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Tree Campus: Hardhack, Western Spiraea

Tree Campus SCC is a multi-year and interdisciplinary college initiative to document, map, and celebrate the incredible diversity of trees planted on the campus. With over 200 species, Shoreline Community College is an arboreal paradise that deserves to b


Hardhack/Western Spiraea

Spiraea douglasii (ROSACEAE)



W. North America, Alaska to PNW



"Rose spirea has limited value as livestock forage because of typically dense stands, high water tables, and scarcity of palatable grasses. It is sometimes eaten by livestock in the summer and fall.

In western Washington and Oregon rose spirea is browsed by black-tailed deer...

In Washington a breeding population of long-billed marsh wrens was found nesting in a rose spirea emergent shrub community type. In British Columbia rose spirea is a component of the western hemlock-Sitka spruce habitat type which is important grizzly bear habitat. In Oregon quaking aspen-lodgepole pine/rose spirea/widefruit sedge and lodgepole pine/rose spirea/widefruit sedge habitat types are utilized by livestock for bedding and shade. These two habitat types are also important to deer, elk, and raptors." [1]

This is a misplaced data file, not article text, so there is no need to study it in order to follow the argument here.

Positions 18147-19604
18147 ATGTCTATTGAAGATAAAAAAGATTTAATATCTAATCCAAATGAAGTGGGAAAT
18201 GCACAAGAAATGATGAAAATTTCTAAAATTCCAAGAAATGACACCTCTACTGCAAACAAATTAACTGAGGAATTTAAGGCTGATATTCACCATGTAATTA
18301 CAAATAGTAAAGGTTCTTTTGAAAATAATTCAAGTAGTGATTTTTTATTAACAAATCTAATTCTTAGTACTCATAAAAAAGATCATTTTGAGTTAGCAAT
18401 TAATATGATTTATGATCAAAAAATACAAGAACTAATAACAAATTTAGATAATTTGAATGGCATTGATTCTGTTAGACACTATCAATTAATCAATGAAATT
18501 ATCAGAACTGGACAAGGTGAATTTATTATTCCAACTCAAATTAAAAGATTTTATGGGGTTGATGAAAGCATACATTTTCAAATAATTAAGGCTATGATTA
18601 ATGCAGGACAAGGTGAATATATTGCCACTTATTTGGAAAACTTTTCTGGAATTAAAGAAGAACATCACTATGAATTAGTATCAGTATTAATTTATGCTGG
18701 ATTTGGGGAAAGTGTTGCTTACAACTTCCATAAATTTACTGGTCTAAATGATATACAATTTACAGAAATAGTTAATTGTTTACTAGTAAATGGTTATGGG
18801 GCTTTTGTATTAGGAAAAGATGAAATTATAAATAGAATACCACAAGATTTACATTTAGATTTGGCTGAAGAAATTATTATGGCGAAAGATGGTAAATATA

Equity: Cultural and Historical Significance

The branches of Spiraea douglasii were used to hang salmon for drying and smoking, and as fiber for brushes and brooms, by the Bella Coola, Thompson, and Lummi Tribes. Among the Lummi Tribe, it was used as an antidiarrheal drug. The Quinault Tribe peeled the stems and used them to string clams for roasting. [2]



"Carlson recommends rose spirea for riparian revegetation programs in the Pacific Northwest. In a black cottonwood (Populus trichocarpa) riparian community, rose spirea seedlings were planted in the fall of 1980 and had a 27 percent survival rate. In 1988 percent cover of rose spirea had increased. In Oregon rose spirea was propagated as in situ hardwood cuttings (collected and planted on-site the same day) in a Pacific silver fir (Abies amabilis) community." [1]



[1] Esser, Lora L. 1995. Spiraea douglasii. In: Fire Effects Information System,. U.S. Department of Agriculture, Forest Service, Rocky Mountain Research Station, Fire Sciences Laboratory (Producer). Available:

[2] Spiraea douglasii. Native American Ethnobotany. University of Michigan, Dearborn.

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